Moving Stuff Around On The Market Farm: Rock Spring Farm’s Labor Saving And Profit Maximizing Devices With Chris Blanchard – PFI Field Day Report (Part 2 of 3)
Johnny’s Hatfield transplanter – $80 Stand upright to plant transplants – a two-person job, one person holds the flat of plugs, one person handles the unit. This is really handy to fill in skips while the tractor turns around, and can save your back on smaller scale transplanting jobs.
Waterwheel Transplanter – requires a tractor with a creeper gear to go ever so slowly. This design allows the users to sit near ground level and place transplants by hand into pre-made divots with water in the holes.
22C Transplanter $1,200 – this can plant up to 2,000 plants per hour
Model 1000 Transplanter $5,000 and up can plant up to 5-10,000 plants per hour
“If you know you want to grow to a bigger scale, buy a 22C or other transplanter but only get one row to save money. You can always add a row in the future,” says Chris.
Greenhouse and seedling transplant production
Purchase potting mix “by the sling” instead of by the bag to get a sizable quantity discount. While not required, a concrete pad in your greenhouse can help move it around with the help of a pallet jack.
To prevent wasted labor time in the greenhouse, Chris uses a hanging trolley from greenhouse rafters that can fit 24 flats of transplants. One employee can move these all around the greenhouse with ease.
Greenhouse watering is essential; it takes skill, time, and precision. Chris invested in an overhead watering system that he manages to get regular water placed in each cell of all flats in the greenhouse. He saves time and worry with this automatic system that he manages. Emitters for irrigation and the systems can be purchased from various suppliers.
The fields at Rock Spring farm are located in a hilly wooded area surrounded by cropfields – ideal habitat for white tailed deer. To prevent costly deer browsing in his vegetable fields, Chris surrounds all fields with three strands of electric fence wire using moveable plastic posts and many copper ground wires spread around the fenced area. They monitor the energy of the fence daily and log this so they cat take action appropriately. To save time, and worry, Chris places his fence on/off lever in plain view on the exterior greenhouse wall, visible from his home living room.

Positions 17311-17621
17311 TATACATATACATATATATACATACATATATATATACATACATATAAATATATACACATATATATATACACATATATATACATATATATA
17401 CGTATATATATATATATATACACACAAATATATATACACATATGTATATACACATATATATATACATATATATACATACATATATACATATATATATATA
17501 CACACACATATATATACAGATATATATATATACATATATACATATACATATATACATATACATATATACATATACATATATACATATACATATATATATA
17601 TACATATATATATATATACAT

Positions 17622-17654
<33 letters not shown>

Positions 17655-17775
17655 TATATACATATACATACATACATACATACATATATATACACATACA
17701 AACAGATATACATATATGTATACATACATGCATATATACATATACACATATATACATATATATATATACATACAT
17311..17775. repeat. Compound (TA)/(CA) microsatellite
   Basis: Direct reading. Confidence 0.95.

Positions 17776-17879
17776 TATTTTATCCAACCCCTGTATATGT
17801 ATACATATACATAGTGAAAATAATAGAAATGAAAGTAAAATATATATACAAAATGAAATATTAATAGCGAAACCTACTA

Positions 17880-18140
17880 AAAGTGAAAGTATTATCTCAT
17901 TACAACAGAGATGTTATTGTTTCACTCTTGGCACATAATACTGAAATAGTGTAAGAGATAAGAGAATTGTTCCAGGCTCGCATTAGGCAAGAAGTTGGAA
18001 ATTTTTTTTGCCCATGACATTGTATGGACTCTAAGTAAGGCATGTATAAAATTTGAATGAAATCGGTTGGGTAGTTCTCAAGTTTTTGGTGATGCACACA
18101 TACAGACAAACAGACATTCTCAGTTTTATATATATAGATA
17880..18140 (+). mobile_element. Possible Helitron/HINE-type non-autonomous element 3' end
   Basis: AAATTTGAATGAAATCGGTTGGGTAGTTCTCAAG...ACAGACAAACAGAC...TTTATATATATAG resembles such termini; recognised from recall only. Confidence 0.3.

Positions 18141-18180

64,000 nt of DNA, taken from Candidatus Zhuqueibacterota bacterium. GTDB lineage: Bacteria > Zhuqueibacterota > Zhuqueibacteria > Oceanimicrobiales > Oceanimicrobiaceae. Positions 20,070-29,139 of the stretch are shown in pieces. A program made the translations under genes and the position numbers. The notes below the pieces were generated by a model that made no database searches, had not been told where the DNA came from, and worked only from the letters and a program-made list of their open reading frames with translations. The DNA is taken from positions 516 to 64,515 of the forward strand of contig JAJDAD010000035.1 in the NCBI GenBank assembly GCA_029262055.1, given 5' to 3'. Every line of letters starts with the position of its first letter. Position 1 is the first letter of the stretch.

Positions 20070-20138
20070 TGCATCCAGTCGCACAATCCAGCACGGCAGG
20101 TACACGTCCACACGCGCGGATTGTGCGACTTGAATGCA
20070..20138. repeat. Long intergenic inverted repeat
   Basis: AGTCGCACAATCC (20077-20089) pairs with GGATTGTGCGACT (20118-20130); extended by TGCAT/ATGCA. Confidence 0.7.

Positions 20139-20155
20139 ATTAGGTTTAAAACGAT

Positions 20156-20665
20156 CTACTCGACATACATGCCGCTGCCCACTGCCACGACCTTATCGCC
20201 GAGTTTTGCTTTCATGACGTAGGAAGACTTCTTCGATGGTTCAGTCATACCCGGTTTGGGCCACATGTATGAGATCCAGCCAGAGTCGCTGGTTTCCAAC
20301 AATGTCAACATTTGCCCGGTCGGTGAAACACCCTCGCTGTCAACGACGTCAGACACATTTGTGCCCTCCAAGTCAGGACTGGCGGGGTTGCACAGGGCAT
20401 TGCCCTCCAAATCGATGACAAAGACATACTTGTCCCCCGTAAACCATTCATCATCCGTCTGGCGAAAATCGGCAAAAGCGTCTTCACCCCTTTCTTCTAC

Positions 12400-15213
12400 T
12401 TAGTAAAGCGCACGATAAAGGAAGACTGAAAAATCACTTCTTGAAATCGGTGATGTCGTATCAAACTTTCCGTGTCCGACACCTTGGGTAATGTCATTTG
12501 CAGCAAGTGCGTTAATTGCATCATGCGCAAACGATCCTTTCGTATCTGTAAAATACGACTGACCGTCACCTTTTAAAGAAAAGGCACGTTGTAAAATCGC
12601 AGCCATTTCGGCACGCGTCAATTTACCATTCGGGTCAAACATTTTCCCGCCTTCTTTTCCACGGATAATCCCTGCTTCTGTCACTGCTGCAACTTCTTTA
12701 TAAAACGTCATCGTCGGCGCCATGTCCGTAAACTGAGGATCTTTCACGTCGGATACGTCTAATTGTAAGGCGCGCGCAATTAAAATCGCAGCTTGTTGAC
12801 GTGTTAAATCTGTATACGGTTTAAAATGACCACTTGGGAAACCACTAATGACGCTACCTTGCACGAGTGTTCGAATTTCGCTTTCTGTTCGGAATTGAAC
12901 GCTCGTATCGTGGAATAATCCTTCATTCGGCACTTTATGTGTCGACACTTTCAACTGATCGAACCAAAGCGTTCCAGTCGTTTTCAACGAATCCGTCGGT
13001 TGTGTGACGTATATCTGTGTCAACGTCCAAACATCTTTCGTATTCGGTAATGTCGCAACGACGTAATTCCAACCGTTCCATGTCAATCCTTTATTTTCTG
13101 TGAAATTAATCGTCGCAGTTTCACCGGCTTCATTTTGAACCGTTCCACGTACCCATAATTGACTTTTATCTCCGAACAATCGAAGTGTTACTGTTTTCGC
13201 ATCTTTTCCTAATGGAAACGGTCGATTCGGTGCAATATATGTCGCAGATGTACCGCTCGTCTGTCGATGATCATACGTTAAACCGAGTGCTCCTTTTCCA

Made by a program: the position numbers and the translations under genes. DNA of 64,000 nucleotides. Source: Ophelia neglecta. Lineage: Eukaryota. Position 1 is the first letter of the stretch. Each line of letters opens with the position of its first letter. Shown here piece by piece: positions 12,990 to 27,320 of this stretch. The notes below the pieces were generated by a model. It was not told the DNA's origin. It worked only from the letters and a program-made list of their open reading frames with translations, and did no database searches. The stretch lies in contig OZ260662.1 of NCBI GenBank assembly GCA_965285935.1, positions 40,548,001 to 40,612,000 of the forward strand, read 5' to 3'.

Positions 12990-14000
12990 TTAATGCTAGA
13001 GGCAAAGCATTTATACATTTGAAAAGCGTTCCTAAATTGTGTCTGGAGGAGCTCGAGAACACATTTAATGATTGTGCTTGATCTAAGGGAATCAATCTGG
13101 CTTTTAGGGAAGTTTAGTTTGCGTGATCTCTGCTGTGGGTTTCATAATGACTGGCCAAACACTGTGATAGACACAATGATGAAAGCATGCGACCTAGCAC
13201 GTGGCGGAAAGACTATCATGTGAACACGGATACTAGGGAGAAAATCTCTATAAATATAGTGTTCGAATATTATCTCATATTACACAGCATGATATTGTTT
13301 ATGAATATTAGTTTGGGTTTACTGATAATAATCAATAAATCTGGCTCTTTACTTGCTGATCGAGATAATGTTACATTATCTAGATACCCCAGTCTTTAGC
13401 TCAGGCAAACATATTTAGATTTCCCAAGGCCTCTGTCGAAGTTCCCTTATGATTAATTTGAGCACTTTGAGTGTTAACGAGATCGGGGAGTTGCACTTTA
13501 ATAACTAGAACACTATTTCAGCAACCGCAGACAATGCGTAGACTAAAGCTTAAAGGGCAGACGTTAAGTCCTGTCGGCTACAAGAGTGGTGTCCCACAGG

“No one really likes to hand weed, put your money into mechanical cultivation,” – Chris Blanchard
“High crop” or offset cultivating tractor – Chris uses an older L245H Kubota for his belly-mounted basket weeder cultivator. Purchased from, Buddingh Manufacturing Company in Wisconsin, the Buddingh Basket Weeder is ideal for cultivation in the early weed stages.
The “high crop” tractor is designed so the engine sits higher off the ground than a normal tractor. This is advantageous for organic vegetable farmers because it allows greater flexibility and options for cultivation when the plants are at larger growth stages. The tractor can pass over plants without damaging them, and can eliminate many weeds present.
Shovels and Sweeps – Shovels, and sweeps are used to eliminate weeds at larger growth stages. Acme Manufacturing in California is a great resource for clamps, and welded parts for cultivators. Chris recommends that farmers be sure to send them back if they are not perfectly square to your toolbar. “If you can, try to pull these off of old cultivators in fence rows to save yourself a bunch of money. One clamp can cost you $80, new,” warns Chris.
Save labor by adding flames to your weed control practices. For carrots, Chris recommends farmers watch the growth stage. “If you can see the radicle extending downward, leaves will come up and turn over. That day is the right moment to flame weed, before the new shoots hook out of the ground.”
With a propane tank, walk at a fast clip, holding the flamer at an angle. “I bought a valve at Johnny’s Selected Seeds that keeps the flame lit so you don’t have to re-light it every time you stop. Simply squeeze the trigger and the lit propane flame blows out,” demonstrates Chris. “Remember, flame weeding only works on young, new weeds. For perennial grasses for example, the growth point is under the soil so flaming will just knock them back.”
This concludes part two of a three-part blog series on Chris Blanchard’s field day in mid-July, 2012. Special thanks to our individual field day sponsors, the Midwest Organic and Sustainable Education Service (MOSES), and the Iowa Organic Association (IOA). Funding provided by the Ceres Foundation